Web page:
• Students can move at their own pace. The entire course is designed before they start.  If they want to move faster, they are welcome to do so.  When they complete the course with a passing grade, they earn the credit.  If they are moving slower, that's also on them.
  • Since most of the coursework is designed to be independent, it really allows me to spend my time one-on-one, or in small groups with students who are having trouble, or need extra support.
  • Again, since the basic course is already existing, I can spend much of my time and energy working on scaffolding materials, parent phone calls, and improvements.
  • Since its online, I spend very minimal time at the copier.
  • Online discussions and interactions allow everyone an equal chance to participate, even though who may be quiet in class.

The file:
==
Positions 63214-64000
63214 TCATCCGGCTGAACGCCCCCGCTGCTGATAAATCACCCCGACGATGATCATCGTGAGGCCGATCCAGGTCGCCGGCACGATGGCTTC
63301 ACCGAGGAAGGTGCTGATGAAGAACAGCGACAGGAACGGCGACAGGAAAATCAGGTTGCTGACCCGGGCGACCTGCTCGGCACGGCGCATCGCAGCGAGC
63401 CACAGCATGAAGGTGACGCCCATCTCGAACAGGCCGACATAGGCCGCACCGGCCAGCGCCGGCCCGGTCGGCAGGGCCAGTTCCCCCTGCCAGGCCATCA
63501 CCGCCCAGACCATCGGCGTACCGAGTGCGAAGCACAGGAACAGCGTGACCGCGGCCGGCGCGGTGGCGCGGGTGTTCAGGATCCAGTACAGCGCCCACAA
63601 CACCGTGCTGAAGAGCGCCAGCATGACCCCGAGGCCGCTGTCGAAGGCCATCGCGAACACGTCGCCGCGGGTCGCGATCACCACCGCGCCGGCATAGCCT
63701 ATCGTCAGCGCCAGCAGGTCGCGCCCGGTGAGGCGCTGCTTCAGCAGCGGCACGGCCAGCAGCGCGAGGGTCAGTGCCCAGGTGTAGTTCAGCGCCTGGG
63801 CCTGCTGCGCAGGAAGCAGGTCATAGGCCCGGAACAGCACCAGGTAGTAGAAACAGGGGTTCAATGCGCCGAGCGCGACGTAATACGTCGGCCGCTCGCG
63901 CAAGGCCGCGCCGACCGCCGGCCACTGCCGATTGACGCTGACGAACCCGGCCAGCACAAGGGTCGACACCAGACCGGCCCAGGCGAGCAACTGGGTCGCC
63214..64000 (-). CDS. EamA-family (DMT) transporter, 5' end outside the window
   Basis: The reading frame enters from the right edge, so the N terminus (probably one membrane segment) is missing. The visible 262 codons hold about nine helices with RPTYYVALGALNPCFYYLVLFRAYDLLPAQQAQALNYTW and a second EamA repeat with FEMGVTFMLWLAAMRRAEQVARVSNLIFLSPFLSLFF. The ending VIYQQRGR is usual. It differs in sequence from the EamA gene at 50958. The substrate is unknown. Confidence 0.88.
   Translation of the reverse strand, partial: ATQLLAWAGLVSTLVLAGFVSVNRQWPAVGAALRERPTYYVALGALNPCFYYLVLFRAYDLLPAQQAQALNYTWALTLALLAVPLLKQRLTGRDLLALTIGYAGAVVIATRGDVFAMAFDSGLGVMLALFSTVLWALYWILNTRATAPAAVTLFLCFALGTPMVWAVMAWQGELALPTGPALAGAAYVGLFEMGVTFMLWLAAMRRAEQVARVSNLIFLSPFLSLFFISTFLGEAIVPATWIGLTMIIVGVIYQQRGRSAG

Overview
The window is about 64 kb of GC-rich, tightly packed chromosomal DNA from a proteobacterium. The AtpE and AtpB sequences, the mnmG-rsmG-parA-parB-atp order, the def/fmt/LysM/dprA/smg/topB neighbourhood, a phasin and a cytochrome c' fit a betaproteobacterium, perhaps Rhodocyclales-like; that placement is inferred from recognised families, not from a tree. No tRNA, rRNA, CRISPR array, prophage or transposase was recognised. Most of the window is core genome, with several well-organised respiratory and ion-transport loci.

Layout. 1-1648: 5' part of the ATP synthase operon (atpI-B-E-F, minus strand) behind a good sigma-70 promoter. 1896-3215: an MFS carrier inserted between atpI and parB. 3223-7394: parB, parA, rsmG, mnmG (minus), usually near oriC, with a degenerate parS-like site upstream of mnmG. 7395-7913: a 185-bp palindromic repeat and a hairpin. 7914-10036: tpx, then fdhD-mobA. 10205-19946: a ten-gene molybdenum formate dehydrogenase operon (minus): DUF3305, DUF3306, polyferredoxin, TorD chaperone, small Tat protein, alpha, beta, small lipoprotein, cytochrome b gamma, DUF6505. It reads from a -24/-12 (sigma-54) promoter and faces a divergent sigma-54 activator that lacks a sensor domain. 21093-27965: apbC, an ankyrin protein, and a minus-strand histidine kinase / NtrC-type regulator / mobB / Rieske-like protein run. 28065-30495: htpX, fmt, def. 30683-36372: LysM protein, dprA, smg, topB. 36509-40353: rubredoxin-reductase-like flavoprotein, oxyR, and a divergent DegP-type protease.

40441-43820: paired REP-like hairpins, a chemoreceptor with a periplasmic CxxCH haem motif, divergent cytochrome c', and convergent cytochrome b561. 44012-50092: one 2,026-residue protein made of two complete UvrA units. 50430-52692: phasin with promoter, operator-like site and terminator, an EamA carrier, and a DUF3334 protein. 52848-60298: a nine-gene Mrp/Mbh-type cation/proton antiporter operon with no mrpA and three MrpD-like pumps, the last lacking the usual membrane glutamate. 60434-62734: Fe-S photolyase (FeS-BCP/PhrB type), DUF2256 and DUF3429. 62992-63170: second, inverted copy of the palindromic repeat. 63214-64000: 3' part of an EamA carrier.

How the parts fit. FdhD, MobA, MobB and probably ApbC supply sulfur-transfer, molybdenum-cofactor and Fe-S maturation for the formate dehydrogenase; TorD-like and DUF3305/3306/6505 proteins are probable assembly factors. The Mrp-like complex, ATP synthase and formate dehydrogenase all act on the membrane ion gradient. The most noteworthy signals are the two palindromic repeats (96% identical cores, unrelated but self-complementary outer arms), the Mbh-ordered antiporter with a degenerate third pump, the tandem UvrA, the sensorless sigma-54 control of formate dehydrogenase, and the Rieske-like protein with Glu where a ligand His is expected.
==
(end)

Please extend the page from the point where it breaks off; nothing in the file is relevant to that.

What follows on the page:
• Students who are absent automatically can login and pick up where they left off, no more keeping track of what students are missing. 
  • Since its pre-existing, I can't directly modify the content, for example to allow different reading levels.  The same course content gets sent out to all students.  I can make additional guided notes, videos, etc to assist, but the basic content stands.  For some students, the reading level is really a difficulty.
  • From a science standpoint, the idea of teaching a science class, in a computer lab is very strange. The labs are either computer simulations, or labs that can be performed independently with 'basic household materials.'  I have given students the option to do the hands-on labs with me, and some have, but generally I am not doing labs with students.